Hong Kong leader appoints two new cabinet members just four months from leadership race
Liberal Party chairman Tommy Cheung Yu-yan and Martin Liao Cheung-kong, convenor of the pro-establishment camp in the Legislative Council, become non-official members of the Executive Council
Hong Kong’s leader has appointed two pro-establishment lawmakers to his cabinet, just four months before the next chief executive election, in what is seen as an attempt to consolidate his political support base, improve relations with the legislature and lay the groundwork for seeking a second term.
Political commentators saw Leung Chun-ying’s unexpected move on Friday as a message to Beijing and Hongkongers that he can forge a working alliance with a fractured pro-establishment camp, including those who have been openly hostile towards him.
Leung issued a statement on Friday afternoon announcing the appointment of Liberal Party chairman Tommy Cheung Yu-yan and Martin Liao Cheung-kong, convenor of the Legislative Council’s pro-establishment camp, as executive councillors, with immediate effect. The chief executive did not explain why he was expanding his cabinet so close to the leadership election next March, and with seven months remaining in his five-year term.
“I am confident that they will offer valuable advice and effectively fulfil the role of assisting policymaking after joining Exco,” Leung said.
A government source said the chief executive had been planning to appoint Cheung and Liao shortly after the Legco elections in early September. “The idea came much earlier than the chief executive’s meeting with President Xi Jinping in Lima on Monday,” the source said.
The additions bring the number of Exco’s non- official members to 16, including representatives from all the major pro-establishment groups in Legco.
The appointment of the Liberal Party chief sparked speculation among political scientists such as Ma Ngok that Leung was trying to split the rebellious pro-business bloc, because its former leader and party linchpin, James Tien Pei-chun, had publicly indicated the Liberals would support the so-called “ABC” – or “anyone but CY [Leung]” – drive in the coming chief executive election.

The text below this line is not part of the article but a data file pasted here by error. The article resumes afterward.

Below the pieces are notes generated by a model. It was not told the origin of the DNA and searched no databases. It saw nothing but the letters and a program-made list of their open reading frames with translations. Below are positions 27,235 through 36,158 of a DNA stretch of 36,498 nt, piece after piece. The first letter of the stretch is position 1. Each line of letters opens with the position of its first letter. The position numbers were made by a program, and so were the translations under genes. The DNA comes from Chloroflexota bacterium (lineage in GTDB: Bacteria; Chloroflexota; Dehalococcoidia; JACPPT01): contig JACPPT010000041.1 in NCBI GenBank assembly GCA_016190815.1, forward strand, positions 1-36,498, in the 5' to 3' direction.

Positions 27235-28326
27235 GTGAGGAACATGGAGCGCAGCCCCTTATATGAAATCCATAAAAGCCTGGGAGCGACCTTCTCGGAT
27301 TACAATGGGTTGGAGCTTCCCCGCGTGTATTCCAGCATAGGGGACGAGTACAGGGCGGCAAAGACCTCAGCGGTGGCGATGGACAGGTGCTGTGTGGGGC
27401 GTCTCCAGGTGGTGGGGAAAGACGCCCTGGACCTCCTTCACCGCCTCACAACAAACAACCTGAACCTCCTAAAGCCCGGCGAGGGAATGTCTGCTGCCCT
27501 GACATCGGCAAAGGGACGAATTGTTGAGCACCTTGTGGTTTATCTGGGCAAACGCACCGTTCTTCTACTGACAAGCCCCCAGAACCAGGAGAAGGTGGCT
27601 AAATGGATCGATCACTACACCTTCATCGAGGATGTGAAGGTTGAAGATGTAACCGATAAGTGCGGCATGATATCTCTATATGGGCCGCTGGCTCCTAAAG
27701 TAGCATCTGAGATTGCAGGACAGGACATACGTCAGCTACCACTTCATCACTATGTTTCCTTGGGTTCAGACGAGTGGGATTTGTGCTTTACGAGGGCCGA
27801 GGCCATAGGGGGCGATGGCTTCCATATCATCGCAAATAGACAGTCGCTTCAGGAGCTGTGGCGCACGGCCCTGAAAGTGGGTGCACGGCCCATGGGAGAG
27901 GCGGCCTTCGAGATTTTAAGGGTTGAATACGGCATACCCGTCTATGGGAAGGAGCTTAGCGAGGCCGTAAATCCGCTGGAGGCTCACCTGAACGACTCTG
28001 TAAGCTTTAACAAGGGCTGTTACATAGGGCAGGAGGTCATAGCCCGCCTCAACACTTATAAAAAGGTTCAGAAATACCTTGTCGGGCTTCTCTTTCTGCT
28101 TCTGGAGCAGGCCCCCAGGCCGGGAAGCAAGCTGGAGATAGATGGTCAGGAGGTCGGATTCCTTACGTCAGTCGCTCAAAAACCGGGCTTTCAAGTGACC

“ABC is only the stance of individual party members,” Cheung said on Friday. “We will work with the government on things that we care about and speak for the interests of small and medium-sized enterprises.”
The catering-sector lawmaker dismissed suggestions that his appointment was linked to Leung’s possible re-election, denying it was a political reward of any sort and refusing to say whether he would support a second term.
He stressed his decision was backed by party colleagues and he would not resign as chairman.
Tien called on Cheung to step down as party chair as he had failed to inform him and leading members about the move. “What [Cheung] did is very inappropriate and I don’t think he can represent our party’s views in Exco,” Tien said.
“Leung Chun-ying doesn’t enjoy public support and the government should not expect unconditional support of our four lawmakers for its policies.”
However, party leader Felix Chung Kwok-pan said he backed Cheung because the Liberals were anxious to have a pro-business voice heard in the cabinet.
“We are concerned the chief executive would, under pressure, implement labour policy that’s unfavourable to businesses,” Chung said.
The party “will not commit” to support Leung’s re-election despite the appointment, he added.
Ray Yep Kin-man, a political scientist at City University, described Cheung’s appointment as a political gesture by Leung to show he was able to communicate with pro-establishment groups and the business sector.
Former government think tank head Lau Siu-kai said Leung wanted to score points from both Beijing and Hongkongers by showing he was willing to improve relationships with the parties who had been hostile to him.
Meanwhile, Financial Secretary John Tsang is expected to inform Beijing officials during his four-day trip to the capital starting tomorrow of his intention to resign to pave the way to run for chief executive.
James Tien said he heard from people who knew former permanent secretary for civil service Rebecca Lai Ko Wing-yee that she had joined Tsang’s campaign team.